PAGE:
Years 9-10: Inquiry and skills — Overview

Geographical inquiry

These illustrations for Years 9–10 examine geographical inquiry and geographical skills as they apply to the Australian Curriculum: Geography (and its various HASS-based iterations) for these years.

The geographical inquiry process is a great tool to structure investigations at a range of pedagogical scales, from a short classroom activity through to an entire unit of work. Throughout the geographical inquiry process, students use a wide range of geographical skills to help them plan their investigations and to collect, interpret, analyse and evaluate information while they investigate.

In Years 9 and 10 students are developing their geographical literacy as they increasingly undertake activities and investigations that require higher-order thinking skills. Students should have some grounding in geographical skills but not all students at this level will have a consistent approach to their geography. This means that some time may need to be devoted to teaching students about geographical skills.

Geographical inquiry

A geographical inquiry is a method and structure for investigating geographical issues. The common elements of a geographical inquiry allow students to ask questions about a geographical issue, to gather and analyse relevant data about the issue, and examine solutions or rational alternatives. There is a recognised structure for an inquiry that is built around four key questions:

  • What and where are the issues being studied?
  • How and why does this issue work?
  • What are the economic, social and political impacts of this issue on relevant stakeholders?
  • What is being done and should be done to mitigate negative impacts and provide good outcomes?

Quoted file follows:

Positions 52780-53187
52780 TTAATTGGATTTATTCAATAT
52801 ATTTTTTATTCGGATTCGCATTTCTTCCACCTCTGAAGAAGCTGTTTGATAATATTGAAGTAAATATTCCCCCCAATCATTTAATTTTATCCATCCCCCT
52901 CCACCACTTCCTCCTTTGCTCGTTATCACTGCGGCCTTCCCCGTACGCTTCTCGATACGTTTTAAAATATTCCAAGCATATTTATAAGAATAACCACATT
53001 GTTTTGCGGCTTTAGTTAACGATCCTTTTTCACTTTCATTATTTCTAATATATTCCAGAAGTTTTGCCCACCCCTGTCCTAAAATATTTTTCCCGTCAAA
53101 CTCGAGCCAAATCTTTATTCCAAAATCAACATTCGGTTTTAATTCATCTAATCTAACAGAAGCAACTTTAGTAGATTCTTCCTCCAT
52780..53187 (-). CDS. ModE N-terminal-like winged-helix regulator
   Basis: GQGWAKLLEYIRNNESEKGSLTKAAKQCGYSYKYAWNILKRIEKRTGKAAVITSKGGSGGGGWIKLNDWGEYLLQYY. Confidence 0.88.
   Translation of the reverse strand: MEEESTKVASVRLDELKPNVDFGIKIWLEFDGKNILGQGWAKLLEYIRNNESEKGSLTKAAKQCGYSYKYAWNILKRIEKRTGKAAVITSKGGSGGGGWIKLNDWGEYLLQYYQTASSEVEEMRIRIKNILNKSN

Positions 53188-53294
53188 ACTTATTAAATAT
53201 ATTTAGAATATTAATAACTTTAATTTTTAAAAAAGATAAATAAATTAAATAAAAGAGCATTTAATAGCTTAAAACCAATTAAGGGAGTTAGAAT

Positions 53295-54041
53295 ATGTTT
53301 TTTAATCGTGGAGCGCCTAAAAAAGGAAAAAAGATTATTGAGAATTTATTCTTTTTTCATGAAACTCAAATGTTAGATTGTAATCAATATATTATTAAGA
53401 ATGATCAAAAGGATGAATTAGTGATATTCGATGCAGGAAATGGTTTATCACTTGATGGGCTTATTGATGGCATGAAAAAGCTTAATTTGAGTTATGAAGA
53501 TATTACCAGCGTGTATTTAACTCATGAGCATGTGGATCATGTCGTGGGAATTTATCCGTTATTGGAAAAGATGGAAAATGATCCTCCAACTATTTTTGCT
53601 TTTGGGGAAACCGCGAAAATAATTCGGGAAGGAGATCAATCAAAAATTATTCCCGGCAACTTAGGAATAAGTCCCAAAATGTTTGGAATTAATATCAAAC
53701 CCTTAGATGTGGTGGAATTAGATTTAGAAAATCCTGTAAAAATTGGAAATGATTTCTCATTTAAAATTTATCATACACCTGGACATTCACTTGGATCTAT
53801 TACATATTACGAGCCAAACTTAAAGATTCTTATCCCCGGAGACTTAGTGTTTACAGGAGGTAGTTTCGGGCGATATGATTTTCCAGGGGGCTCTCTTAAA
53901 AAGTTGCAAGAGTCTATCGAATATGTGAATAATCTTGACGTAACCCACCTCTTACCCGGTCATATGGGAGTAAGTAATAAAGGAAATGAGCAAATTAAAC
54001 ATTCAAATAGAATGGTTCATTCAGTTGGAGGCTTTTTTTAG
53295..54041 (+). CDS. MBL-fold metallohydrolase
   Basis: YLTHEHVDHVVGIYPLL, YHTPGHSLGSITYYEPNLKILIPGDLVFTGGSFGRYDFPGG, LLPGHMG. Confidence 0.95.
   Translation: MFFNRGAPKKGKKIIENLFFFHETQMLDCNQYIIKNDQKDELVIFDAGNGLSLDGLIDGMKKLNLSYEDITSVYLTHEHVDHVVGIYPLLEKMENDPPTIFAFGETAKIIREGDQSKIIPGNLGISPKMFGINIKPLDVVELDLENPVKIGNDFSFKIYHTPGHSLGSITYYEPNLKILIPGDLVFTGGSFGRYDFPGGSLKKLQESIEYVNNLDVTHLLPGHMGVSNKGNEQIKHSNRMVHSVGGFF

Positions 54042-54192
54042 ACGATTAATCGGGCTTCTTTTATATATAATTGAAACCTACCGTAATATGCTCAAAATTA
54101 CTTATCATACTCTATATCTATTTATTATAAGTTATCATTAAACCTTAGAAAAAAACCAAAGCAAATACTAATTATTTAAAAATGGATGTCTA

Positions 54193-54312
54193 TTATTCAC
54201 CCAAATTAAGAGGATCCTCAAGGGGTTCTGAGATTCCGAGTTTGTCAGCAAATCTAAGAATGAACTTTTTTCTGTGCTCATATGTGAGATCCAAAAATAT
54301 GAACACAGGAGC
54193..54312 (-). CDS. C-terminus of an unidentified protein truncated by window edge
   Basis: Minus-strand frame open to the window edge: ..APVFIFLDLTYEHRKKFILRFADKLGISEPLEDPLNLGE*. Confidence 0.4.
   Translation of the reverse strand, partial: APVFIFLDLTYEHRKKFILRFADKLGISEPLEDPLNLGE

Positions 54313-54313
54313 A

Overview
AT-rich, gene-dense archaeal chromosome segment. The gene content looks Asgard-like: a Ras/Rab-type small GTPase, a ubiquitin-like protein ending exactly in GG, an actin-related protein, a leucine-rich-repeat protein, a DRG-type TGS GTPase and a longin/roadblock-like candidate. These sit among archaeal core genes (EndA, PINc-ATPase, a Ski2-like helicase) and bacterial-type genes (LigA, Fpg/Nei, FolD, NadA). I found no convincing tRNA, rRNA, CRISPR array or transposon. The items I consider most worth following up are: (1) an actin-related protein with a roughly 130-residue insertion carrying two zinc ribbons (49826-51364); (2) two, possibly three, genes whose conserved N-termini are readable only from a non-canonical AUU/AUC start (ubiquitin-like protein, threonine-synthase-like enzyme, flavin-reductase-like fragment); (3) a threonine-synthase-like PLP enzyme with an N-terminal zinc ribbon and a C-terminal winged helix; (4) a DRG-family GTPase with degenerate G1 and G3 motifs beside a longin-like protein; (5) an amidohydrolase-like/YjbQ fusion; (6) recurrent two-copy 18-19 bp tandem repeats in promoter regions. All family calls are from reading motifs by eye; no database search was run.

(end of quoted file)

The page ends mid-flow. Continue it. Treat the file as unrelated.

It is important to note that a geographical inquiry can be applied at a range of scales, from a short in-class activity right through to an entire unit of work.

Geographical skills

Geographical skills are the methods or techniques that geographers use when undertaking investigations. These skills are evident when planning an investigation (collecting, manipulating and interpreting data), when undertaking an investigation (both in fieldwork and the classroom) and when responding and reflecting on the investigation.

Geographical skills can be broadly grouped using the same structure as a geographical inquiry. Geographical skills are typically relevant in the context of a geographical inquiry but they may also be used in an unconnected manner or stand-alone activity to develop understanding around an issue of study.

Geographical concepts

The seven geographical concepts illustrated in the Australian Curriculum: Geography are:

  • place
  • space
  • environment
  • interconnection
  • sustainability
  • scale
  • change.

You can explore these key concepts further in Illustration 2: The conceptsthat is in this website's support unit called Thinking geographically.

The geographical concepts provide a fundamental basis to geographical thinking and understanding, and should be applied at a high level across all aspects of the subject. As students develop and undertake geographical inquiry, these concepts will be central to all stages of the inquiry process. Geographical skills, as the tools that 'do' geography, are applied in pursuit of the inquiry objectives.

About the illustrations

Illustration 1: Developing an inquiry in Years 9-10 geography focuses on developing a geographical inquiry for use with the Australian Curriculum: Geography. A range of resources is provided.

Illustration 2: Skills in Years 9-10 geography elaborates on the key geographical skills suitable for students of Years 9 and 10. Additional resources provide ideas of how students might apply geographical skills in their work, as well as resource materials.
Both illustrations provide practical examples and ideas showing how the geographical concepts, geographical skills and the inquiry process all interrelate.